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The pressure-volume function of brain elasticity

Physiological considerations and clinical applications

Frederick H. Sklar and Ilya Elashvili

T he significance of the intracranial pressure-volume relationship has been a topic of extensive clinical and laboratory investigation. The elasticity of brain, meninges, and blood vessels determines the immediate pressure response to a rapid alteration of intracranial volume. 4, 14, 26, 27 It has been suggested that quantitative consideration of the pressure-volume relationship has important clinical and therapeutic applications. 21, 24, 28 This paper reviews the relationship of intracranial pressure as a function of volume. The pressure-volume function is

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Robert P. Bentley, Spyros Sgouros, Kalyan Natarajan, M. Stephen Dover and Anthony D. Hockley

T he diagnosis and surgical correction of craniofacial anomalies often lead to orbital surgery, which initiates subsequent changes in orbital volume that would benefit from accurate, quantitative, and standardized points of reference. While investigating changes in orbital volume in children with craniosynostosis, 1 it became apparent to us that there was no accurate, reliable normal reference range of changes in orbital volume throughout childhood that could be used for a comparative study. Although CT scanning has taken a leading role as a diagnostic

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R. Carter Clement, Brendan G. Carr, Michael J. Kallan, Catherine Wolff, Patrick M. Reilly and Neil R. Malhotra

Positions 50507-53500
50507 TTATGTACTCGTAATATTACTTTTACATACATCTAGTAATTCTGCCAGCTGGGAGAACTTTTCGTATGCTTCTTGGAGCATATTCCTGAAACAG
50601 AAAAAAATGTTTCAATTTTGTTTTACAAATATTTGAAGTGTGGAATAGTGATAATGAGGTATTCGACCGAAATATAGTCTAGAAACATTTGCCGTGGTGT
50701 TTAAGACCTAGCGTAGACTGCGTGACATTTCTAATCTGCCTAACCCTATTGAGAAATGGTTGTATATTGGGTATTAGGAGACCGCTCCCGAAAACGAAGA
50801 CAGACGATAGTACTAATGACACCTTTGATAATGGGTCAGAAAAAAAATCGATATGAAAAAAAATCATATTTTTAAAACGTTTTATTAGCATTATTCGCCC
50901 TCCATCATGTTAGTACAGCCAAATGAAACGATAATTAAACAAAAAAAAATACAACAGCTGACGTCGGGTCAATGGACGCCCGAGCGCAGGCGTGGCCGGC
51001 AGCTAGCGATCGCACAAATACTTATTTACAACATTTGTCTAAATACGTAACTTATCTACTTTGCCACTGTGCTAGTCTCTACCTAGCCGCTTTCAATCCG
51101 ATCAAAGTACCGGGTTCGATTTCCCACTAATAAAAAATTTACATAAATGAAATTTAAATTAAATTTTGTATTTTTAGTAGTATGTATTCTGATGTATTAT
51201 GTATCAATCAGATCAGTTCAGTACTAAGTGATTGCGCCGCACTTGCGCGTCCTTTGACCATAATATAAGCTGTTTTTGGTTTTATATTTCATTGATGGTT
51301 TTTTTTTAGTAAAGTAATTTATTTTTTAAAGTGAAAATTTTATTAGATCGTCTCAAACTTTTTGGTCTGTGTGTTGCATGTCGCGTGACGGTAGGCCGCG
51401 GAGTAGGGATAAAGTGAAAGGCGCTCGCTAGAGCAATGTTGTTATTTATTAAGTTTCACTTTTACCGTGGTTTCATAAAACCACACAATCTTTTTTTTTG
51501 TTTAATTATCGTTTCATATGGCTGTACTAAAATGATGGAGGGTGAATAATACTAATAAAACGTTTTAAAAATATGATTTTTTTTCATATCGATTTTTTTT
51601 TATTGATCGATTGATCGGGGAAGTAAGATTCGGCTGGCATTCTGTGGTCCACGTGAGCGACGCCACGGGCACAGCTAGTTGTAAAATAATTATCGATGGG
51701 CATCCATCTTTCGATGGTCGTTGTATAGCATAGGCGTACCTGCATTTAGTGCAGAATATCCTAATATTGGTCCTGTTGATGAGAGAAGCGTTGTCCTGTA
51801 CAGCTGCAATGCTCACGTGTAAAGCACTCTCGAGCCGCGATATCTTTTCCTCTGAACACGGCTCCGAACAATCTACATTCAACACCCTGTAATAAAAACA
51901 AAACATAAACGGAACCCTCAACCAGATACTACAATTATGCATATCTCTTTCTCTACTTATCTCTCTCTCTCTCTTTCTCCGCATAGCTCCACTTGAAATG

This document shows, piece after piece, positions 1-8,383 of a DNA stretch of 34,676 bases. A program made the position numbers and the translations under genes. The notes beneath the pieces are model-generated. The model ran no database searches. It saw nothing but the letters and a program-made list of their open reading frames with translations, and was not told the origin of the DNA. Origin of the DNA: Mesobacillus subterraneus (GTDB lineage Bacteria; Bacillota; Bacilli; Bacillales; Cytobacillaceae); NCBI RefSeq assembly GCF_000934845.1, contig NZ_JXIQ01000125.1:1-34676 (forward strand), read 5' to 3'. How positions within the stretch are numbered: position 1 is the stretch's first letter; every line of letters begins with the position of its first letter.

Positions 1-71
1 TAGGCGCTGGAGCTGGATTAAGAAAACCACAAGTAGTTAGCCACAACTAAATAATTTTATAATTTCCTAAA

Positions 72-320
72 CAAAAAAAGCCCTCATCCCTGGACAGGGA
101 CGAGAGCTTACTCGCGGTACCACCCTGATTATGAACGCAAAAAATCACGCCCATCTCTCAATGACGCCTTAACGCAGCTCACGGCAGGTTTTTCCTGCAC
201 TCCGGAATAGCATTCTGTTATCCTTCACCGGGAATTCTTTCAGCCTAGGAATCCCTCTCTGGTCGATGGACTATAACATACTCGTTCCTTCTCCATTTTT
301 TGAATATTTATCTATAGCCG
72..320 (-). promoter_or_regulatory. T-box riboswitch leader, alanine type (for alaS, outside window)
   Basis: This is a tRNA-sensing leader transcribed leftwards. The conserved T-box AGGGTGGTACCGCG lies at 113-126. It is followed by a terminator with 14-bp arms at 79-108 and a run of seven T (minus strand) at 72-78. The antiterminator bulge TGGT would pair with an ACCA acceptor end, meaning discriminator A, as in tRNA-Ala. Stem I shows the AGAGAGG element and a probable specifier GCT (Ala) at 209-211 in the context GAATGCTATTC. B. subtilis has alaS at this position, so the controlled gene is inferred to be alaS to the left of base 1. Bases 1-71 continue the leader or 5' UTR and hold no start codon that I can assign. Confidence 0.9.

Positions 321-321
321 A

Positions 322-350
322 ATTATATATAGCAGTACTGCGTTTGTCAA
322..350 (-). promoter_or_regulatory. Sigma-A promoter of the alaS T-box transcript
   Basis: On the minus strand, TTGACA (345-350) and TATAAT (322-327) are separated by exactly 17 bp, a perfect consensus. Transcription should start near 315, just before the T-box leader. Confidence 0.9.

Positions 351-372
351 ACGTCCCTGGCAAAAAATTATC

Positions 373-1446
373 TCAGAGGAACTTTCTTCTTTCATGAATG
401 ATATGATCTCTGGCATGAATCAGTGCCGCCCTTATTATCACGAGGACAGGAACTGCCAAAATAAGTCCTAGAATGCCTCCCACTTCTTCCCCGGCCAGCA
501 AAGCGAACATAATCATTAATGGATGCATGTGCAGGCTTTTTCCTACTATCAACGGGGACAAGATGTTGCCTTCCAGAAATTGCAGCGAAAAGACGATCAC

T he correlation between the volume of patients seen by a provider and outcomes has been well documented in numerous areas of health care over the last 30 years ( Table 1 ). To our knowledge, no study to date has focused on the existence of a VOR in neurotrauma care. Thus, we sought to examine the relation between case volume and survival among patients with traumatic ICH. TABLE 1: Literature survey of examples of documented VORs * VOR Authors & Year neurosurgery  aneurysmal SAH Vespa & Diringer, 2011  carotid

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Sukhraaj Basati, Bhargav Desai, Ali Alaraj, Fady Charbel and Andreas Linninger

T he dynamics of ventricular enlargement remain elusive to researchers of hydrocephalus, a disease in which CSF accumulates in the ventricular system. In normal pressure hydrocephalus, the observable CSF flow pathway remains open, yet the ventricles enlarge despite normal intracranial pressure. Continuous monitoring of the disease is difficult for patients with normal pressure hydrocephalus. There remains a lack of research related to the continuous evaluation of intraventricular volume. Thus, the importance of validating a novel volume sensor is crucial

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Computerized tomography brain scan tumor volume determinations

Sensitivity as an objective criterion of response to therapy

M. Stephen Mahaley Jr., G. Yancey Gillespie and Rita Hammett

measurements with occasional attempts to reconstruct mathematically the volume of the tumor based upon individual image areas and scan slice thickness. Finally, using a personal computer and digitizing tablet, a hand-held cursor has been used to trace a transilluminated CT image of the perimeter of an enhancing tumor. Microcomputer software converts the digitized tracings into a calculated area for each scan slice with subsequent conversion of all slices into an estimated tumor volume. Regrettably, many clinical investigative reports give little precise detail as to exactly